Mark Mothersbaugh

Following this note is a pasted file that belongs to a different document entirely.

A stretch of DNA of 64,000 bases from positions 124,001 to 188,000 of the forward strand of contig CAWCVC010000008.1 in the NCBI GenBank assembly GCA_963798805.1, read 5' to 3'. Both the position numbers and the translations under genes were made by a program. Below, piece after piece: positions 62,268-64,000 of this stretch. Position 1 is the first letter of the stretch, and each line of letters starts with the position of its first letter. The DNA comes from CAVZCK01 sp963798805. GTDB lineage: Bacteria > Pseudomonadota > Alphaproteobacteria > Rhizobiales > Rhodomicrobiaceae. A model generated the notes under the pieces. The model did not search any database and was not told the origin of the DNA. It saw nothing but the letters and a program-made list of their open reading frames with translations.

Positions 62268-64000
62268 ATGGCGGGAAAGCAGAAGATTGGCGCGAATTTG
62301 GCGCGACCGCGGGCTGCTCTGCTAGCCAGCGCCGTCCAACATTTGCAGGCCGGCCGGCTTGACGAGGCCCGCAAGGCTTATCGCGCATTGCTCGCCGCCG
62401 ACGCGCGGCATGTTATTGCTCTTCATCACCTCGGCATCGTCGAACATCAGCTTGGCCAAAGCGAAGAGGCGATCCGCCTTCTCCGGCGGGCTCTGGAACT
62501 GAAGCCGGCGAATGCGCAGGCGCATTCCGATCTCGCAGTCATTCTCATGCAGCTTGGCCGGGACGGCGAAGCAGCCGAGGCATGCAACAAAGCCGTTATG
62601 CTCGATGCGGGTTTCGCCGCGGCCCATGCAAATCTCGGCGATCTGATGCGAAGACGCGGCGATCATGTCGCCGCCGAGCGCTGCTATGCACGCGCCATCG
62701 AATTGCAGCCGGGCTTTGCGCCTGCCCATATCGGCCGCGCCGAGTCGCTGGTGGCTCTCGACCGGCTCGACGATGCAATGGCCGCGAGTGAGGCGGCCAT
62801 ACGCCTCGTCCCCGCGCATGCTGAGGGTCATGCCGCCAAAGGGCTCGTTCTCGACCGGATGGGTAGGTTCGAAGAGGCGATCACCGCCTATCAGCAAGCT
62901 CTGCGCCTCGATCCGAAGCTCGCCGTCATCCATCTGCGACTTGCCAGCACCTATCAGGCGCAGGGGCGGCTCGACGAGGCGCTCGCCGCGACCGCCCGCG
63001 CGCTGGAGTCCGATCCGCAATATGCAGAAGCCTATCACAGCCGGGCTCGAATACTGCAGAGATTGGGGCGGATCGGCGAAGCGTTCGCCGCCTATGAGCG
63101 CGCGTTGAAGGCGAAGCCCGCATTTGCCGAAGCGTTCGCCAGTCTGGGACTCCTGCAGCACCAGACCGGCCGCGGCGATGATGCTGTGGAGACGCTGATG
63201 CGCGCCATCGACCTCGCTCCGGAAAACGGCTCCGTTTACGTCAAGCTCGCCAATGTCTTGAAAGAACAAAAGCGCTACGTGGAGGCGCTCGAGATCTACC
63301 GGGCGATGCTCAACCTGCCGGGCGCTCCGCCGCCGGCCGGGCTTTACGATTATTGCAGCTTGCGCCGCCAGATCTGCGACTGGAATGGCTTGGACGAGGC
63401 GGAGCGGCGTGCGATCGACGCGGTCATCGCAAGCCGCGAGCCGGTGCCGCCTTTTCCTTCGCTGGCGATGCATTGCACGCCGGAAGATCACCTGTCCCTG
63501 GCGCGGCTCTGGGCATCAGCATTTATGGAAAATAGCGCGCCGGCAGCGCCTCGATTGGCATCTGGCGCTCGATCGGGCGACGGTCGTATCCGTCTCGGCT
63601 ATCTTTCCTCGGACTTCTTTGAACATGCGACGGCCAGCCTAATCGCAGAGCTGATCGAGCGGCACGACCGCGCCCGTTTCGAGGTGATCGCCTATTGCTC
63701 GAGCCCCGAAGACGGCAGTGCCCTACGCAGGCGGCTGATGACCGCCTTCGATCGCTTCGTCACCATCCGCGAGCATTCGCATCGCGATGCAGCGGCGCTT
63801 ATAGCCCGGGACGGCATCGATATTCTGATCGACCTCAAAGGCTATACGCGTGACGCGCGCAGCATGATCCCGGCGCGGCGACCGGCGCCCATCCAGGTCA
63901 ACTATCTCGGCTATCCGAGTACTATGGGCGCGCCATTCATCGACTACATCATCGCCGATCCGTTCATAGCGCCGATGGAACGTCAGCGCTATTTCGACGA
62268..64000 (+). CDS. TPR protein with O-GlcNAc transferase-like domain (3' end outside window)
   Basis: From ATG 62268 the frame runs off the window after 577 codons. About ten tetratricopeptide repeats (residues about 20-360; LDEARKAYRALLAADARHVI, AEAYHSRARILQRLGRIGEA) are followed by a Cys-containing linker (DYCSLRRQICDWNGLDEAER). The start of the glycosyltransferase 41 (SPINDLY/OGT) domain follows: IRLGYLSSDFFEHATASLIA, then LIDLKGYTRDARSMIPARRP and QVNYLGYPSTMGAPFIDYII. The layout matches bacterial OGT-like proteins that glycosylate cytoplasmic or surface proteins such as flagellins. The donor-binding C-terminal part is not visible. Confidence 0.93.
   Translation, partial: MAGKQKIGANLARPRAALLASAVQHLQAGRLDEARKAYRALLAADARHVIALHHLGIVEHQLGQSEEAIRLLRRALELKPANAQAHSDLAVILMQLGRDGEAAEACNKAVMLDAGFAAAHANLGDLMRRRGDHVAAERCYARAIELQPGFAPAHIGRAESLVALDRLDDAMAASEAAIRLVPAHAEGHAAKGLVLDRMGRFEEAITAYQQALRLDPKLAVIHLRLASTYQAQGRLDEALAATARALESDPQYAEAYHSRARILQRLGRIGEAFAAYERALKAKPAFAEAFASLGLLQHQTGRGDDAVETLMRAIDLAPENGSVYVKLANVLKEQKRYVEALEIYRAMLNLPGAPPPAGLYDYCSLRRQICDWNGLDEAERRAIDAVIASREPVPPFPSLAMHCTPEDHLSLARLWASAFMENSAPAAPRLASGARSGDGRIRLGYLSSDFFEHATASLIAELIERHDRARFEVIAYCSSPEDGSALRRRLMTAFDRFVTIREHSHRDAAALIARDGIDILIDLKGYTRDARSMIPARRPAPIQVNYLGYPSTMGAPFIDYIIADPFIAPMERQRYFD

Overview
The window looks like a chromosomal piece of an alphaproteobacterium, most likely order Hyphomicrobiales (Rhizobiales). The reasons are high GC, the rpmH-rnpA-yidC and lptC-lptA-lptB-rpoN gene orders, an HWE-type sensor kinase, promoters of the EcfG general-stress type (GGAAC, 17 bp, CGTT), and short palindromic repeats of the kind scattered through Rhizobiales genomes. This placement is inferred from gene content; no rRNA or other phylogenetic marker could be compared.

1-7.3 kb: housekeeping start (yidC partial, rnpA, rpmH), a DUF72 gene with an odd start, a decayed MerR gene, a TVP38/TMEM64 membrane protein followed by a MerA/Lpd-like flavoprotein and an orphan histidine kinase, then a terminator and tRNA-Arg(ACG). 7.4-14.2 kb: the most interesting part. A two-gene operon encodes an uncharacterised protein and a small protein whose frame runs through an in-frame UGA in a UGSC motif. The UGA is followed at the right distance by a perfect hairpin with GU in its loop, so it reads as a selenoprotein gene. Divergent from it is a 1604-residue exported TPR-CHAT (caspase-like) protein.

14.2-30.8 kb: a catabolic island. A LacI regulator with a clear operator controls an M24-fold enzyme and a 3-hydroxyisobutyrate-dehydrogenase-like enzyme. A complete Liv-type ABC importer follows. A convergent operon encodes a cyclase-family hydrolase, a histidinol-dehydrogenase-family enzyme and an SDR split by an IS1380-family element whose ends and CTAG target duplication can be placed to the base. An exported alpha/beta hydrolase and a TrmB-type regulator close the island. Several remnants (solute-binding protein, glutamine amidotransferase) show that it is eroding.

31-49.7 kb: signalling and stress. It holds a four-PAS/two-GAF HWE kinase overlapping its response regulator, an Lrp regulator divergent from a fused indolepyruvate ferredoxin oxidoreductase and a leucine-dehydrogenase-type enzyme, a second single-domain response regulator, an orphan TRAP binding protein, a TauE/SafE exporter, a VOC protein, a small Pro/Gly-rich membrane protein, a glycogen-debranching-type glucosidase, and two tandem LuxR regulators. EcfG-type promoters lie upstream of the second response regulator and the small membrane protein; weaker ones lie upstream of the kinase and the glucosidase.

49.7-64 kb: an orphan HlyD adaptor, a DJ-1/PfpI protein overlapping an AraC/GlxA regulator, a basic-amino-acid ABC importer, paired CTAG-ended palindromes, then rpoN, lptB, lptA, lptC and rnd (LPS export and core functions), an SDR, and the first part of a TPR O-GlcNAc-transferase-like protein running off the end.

While best known as one of the founders of the iconic new wave band Devo, Mark Mothersbaugh transformed himself into a prolific and in-demand film and television composer after the group's fortunes peaked in the '80s. Behind their MTV-supported breakthrough hit "Whip It," Devo had four Billboard Top 50 albums between 1980 and 1982, and continued to record and tour before eventually going on a temporary hiatus in 1991. In the meantime, Mothersbaugh began to distinguish himself in the field of screen scoring, beginning with 1987's Revenge of the Nerds II: Nerds in Paradise, which he composed with bandmate Gerald Casale. Mothersbaugh soon became associated with a whimsical orchestral style akin to fellow new wave alumnus Danny Elfman; both worked on the television series Pee-Wee's Playhouse (1986-1990) and subsequent spinoff films. However, Mothersbaugh's extensive résumé is a diverse one that also includes a long-running collaboration with arthouse director Wes Anderson that began with 1996's Bottle Rocket. He has also contributed significantly since the '90s to the Rugrats franchise (the TV series, movies, and video games). In 2010, a reunited Devo returned to the Top 30 with Something for Everybody, and among continued scoring assignments, Mothersbaugh made his first of multiple entries in the Hotel Transylvania (2012) and The Lego Movie (2014) film series. In addition to his intermittent work with Devo and his persistent scoring output, Mothersbaugh has also distinguished himself as a visual artist, a producer, and a designer. Mothersbaugh was born in Akron, Ohio on May 18, 1950. Despite suffering from severe myopia and astigmatism -- he got his first pair of glasses at age seven -- he showed a strong talent for art as a youngster. He also studied piano, though his interest in music didn't take hold until he saw the Beatles make their first appearance on The Ed Sullivan Show in 1964. Mothersbaugh attended Kent State University, where he studied art, and was deeply affected by the death of four fellow students who were shot by National Guard troops on May 4, 1970. As he became fascinated with the notion that humanity was regressing rather than moving forward, he formed an experimental rock band with friends and fellow artists Gerald Casale and Bob Lewis in 1973 to espouse their theory of "de-evolution." After several years, the group mutated into Devo, whose self-released singles and striking performances earned them a cult following that included David Bowie and Iggy Pop. In 1978, Devo signed with Warner Bros., and they soon became one of the most high-profile acts on the American new wave scene. In 1980, Devo released their third album, Freedom of Choice, which included the song "Whip It." When "Whip It" became an unexpected hit single, Devo became genuine pop stars, and Mothersbaugh and Casale used their success to embrace high-tech visuals as well as music to espouse their jaundiced views on the world at large. By the time Devo broke up in 1991, Mothersbaugh had already begun working as a composer for hire; along with other members of Devo, he helped write the music for the 1988 horror film Slaughterhouse Rock, and he penned background music for the popular TV series Pee Wee's Playhouse. He'd also quietly launched a solo career with Muzik for Insomniaks, a collection of instrumental pieces that first surfaced in 1988. In 1989, Mothersbaugh launched Mutato Muzika, a studio and production company that created musical content for movies, television, commercials, and video games. (Several of his bandmates from Devo work with him at Mutato.) In 1991, Mothersbaugh signed on to provide music for the popular animated television series Rugrats, and scored 169 episodes of the show, as well as the spin-off feature films The Rugrats Movie and Rugrats in Paris. In 1996, he wrote the music for Bottle Rocket, the first feature film from independent filmmaker Wes Anderson. It proved to be the beginning of a fruitful collaboration, with Mothersbaugh scoring Anderson's critical and commercial successes Rushmore, The Royal Tenenbaums, and The Life Aquatic with Steve Zissou. Mothersbaugh's résumé also includes the hits Cloudy with a Chance of Meatballs, The Lego Movie, and 21 Jump Street. While Mothersbaugh had plenty to keep him occupied with Mutato Muzika and scoring projects, in 1996 Devo began performing again, appearing on that year's Lollapalooza tour. In 2010, the band returned to the studio and released a new album, Something for Everybody. It reached number 30 on the Billboard 200, their first appearance on the chart in 28 years. Mothersbaugh and Casale also took part in an unusual project with Disney Music, Devo 2.0, in which they created new versions of some of Devo's best-known tunes with a group of young musicians whose ages ranged from nine to 13. From the mid-'90s onward, Mothersbaugh also presented over 150 gallery shows of his visual art, including a major career retrospective at the Museum of Contemporary Art Denver that spawned a book on his artwork in 2014 titled Mark Mothersbaugh: Myopia. And as befits man who has worn glasses since he was seven, Mothersbaugh has designed a line of stainless steel eyeglass frames in collaboration with l.a. Eyeworks. Also during the 2010s, Mothersbaugh's many film compositions included 2012's Hotel Transylvania (and sequels), 2014's The Lego Movie (and sequels), in the Marvel Cinematic Universe, 2017's Thor: Ragnarok, and Holmes & Watson (2019). In 2017, Mothersbaugh also released Mutant Flora, a limited-edition box set featuring 12 sonic representations of his Mutated Flora artwork. ~ Mark Deming

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